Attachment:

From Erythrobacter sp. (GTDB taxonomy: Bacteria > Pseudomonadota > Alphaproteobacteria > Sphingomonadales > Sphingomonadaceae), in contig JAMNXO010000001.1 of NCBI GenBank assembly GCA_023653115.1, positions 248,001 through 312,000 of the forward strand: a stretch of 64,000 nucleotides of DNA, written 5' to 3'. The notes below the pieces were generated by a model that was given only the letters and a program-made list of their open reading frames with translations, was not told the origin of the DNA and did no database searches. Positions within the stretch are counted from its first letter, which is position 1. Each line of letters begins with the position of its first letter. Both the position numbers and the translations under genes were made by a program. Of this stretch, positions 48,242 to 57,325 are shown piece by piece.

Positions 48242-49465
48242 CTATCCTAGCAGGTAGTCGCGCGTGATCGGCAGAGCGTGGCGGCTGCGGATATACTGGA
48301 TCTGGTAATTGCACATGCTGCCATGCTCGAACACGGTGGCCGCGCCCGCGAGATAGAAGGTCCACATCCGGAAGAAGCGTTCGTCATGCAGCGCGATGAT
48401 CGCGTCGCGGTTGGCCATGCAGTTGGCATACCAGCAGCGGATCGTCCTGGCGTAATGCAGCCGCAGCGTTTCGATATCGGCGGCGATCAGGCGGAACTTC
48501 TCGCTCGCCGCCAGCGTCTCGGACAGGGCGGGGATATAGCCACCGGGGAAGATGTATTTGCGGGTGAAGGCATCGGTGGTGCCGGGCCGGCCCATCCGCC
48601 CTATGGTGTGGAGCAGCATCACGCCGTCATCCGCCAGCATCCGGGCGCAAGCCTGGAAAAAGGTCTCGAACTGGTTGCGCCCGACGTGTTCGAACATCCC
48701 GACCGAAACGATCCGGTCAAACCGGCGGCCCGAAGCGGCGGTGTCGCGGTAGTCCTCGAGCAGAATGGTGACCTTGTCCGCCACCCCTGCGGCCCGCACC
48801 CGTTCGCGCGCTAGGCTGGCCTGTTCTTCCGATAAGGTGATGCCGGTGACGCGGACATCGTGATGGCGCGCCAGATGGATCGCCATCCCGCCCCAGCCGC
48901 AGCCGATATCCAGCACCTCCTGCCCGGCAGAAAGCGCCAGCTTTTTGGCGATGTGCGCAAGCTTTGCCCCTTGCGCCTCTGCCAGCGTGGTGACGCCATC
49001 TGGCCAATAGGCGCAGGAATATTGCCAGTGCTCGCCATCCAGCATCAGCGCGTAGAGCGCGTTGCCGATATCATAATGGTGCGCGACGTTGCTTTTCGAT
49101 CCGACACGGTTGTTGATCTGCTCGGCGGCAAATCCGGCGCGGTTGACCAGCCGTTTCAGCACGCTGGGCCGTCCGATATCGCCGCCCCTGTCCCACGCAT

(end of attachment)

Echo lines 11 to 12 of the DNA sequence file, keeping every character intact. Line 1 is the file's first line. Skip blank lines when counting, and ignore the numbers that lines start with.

49001 TGGCCAATAGGCGCAGGAATATTGCCAGTGCTCGCCATCCAGCATCAGCGCGTAGAGCGCGTTGCCGATATCATAATGGTGCGCGACGTTGCTTTTCGAT
49101 CCGACACGGTTGTTGATCTGCTCGGCGGCAAATCCGGCGCGGTTGACCAGCCGTTTCAGCACGCTGGGCCGTCCGATATCGCCGCCCCTGTCCCACGCAT